Updated: May 8, 2:13 p.m.
A leadership shakeup today at the Honolulu City Council landed Ikaika Anderson the chairmanship of the council while Tommy Waters was sworn in to represent East Honolulu following a court challenge and months of delays. The changes came as the council also took up the contentious issue of short-term vacation rentals.
Anderson, who represents Windward Oahu, took over the chairmanship on an unanimous vote succeeding Ann Kobayashi, who had held the post on an interim basis.
Several dozen residents of Anderson’s district were present to voice support and opposition to his selection. His opponents primarily cited the planned redevelopment of Sherwood Forest in Waimanalo, which Anderson has not opposed.
“We are not always going to agree. But I ask each and everyone of you that, when we disagree, we do so respectfully...There is much much work to do for the people of this city,” Anderson said.
The new chair drew an endorsement from Waters, who said: “We have the opportunity to have one of our own -- a Hawaiian -- as council chair.”
Kobayashi will serve as the council's vice chair and Carol Fukunaga as floor leader.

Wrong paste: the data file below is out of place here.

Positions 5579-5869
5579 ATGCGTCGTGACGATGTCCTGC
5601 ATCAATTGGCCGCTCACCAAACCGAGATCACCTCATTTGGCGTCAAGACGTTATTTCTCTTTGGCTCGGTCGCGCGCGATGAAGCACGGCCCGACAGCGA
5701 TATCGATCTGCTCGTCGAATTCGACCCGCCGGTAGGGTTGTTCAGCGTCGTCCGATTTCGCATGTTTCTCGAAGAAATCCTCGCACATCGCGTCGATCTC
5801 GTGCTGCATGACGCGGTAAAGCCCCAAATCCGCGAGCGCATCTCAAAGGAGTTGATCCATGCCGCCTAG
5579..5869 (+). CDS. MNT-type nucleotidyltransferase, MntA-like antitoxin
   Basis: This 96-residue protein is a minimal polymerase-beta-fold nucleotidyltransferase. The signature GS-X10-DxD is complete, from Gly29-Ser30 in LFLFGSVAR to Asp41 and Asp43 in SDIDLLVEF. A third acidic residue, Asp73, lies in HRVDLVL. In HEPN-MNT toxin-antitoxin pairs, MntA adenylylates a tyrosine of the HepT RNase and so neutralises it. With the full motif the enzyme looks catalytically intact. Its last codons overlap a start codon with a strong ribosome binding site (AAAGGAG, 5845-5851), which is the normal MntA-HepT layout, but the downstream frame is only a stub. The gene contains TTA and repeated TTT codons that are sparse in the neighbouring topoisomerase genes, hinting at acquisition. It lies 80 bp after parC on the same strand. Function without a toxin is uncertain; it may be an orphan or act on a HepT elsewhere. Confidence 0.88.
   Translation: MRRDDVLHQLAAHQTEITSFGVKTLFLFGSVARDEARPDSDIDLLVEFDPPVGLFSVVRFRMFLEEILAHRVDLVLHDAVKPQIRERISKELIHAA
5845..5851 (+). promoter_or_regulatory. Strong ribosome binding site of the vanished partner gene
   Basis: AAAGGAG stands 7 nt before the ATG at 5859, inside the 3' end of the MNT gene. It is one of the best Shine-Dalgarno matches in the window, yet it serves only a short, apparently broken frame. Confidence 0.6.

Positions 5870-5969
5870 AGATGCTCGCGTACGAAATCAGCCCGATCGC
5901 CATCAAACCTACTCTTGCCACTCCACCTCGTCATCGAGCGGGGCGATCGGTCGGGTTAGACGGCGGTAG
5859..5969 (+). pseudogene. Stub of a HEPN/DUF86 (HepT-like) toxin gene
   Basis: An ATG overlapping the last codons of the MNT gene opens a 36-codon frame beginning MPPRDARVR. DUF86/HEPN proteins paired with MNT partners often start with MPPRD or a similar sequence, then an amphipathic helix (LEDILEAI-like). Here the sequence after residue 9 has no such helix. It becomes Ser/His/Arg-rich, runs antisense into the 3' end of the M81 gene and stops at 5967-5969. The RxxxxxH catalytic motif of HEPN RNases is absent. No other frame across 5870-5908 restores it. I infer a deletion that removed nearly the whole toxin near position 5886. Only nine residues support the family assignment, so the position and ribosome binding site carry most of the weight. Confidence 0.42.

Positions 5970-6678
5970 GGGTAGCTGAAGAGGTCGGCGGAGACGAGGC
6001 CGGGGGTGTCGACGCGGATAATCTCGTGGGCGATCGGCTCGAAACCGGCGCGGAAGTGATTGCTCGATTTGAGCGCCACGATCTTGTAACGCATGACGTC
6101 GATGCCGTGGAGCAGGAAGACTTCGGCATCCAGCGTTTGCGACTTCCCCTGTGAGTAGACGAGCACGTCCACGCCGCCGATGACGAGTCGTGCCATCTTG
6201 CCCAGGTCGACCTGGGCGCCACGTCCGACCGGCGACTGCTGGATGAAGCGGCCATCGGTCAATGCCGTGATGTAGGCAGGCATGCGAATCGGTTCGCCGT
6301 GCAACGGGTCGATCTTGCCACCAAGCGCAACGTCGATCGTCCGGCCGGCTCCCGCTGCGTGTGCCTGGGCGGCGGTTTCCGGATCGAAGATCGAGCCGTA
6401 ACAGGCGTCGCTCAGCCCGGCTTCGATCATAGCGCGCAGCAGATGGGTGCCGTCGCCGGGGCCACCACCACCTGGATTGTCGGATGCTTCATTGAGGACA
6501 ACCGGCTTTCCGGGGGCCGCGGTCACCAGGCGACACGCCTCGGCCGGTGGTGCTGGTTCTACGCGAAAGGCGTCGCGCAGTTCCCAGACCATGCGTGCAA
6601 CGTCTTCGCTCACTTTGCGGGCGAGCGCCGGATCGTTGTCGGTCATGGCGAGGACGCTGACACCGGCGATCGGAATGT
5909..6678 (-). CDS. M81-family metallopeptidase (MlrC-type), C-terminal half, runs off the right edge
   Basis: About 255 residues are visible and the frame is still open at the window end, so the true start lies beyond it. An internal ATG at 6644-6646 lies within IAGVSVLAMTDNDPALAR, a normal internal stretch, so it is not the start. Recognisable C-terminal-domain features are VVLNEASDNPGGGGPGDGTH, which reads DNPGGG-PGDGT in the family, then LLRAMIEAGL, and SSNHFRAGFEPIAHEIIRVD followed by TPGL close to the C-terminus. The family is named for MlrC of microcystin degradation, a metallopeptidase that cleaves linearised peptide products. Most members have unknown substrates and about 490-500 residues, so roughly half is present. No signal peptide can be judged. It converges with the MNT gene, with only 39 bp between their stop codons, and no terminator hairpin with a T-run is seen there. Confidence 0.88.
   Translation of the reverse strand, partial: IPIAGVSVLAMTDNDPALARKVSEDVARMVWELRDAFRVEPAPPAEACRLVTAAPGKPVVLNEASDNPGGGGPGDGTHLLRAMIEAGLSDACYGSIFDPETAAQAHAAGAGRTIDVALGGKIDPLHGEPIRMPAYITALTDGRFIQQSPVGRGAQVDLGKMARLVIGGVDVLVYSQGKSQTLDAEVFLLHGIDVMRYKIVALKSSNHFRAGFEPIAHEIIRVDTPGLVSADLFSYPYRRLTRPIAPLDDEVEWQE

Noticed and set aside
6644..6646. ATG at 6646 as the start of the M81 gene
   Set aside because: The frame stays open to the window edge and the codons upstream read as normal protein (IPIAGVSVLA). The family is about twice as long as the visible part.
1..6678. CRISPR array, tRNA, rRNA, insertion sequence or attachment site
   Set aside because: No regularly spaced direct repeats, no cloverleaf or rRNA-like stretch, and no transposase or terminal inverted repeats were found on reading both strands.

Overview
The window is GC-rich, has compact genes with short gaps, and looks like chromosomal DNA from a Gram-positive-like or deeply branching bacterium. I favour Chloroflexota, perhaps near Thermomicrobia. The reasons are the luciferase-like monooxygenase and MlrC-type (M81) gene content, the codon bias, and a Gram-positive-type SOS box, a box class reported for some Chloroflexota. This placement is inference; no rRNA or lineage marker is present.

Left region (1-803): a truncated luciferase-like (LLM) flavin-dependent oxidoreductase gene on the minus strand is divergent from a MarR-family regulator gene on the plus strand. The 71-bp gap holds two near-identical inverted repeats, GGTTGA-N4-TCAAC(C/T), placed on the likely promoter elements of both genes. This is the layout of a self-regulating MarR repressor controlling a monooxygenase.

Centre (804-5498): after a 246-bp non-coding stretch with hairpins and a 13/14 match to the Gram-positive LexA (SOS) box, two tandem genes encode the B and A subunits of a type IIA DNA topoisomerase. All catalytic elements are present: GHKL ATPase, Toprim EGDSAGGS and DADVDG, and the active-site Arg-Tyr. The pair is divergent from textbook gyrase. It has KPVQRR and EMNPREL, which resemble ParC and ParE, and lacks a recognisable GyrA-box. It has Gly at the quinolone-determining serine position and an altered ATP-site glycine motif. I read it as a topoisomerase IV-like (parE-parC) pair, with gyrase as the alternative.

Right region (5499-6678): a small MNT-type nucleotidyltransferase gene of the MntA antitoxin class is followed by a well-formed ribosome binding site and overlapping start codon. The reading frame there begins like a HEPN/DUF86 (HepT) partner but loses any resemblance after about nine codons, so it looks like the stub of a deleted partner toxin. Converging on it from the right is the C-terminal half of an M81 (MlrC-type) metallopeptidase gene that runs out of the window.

Waters, who took his seat for the first time representing District 4, won office by roughly 1,000 votes in a special election last month against the district's previous council member, Trevor Ozawa.
Waters had challenged Ozawa's win in a November election, saying city elections officials erred in the count. The Hawaii Supreme Court agreed, setting the stage for the April 13 special election.
The council is also taking up controversial measures to regulate short-term vacation rentals. A group held signs outside of City Hall in opposition to the proposals.
Council members heard from both sides of the short-term rentals debate.
Former Gov. Neil Abercrombie supported the stricter of the two measures. Bill 85 would require operators of bed and breakfast and transient vacation units to include a nonconforming use certificate number in their advertising. Fines for noncompliance would range from $25,000 to $50,000 per day. Neighbors could also sue an owner for violations of the regulations.
Abercrombie urged the council to take action. "We are on the edge of an explosion in illegal vacation rentals," he warned.
Opponents of the bills said the proposals, if adopted, would hurt or close their businesses.
Andreea Grigore of Elite Pacific Properties, a local property management firm that helped organize the protest, said the company has been legally operating more than 100 units under existing law.
She said for the past 10 years the company had been following the rule allowing for rentals of 30 days or longer. But if allowance were to be eliminated, it "would essentially shut us down."
This story is developing. Please check back for updates.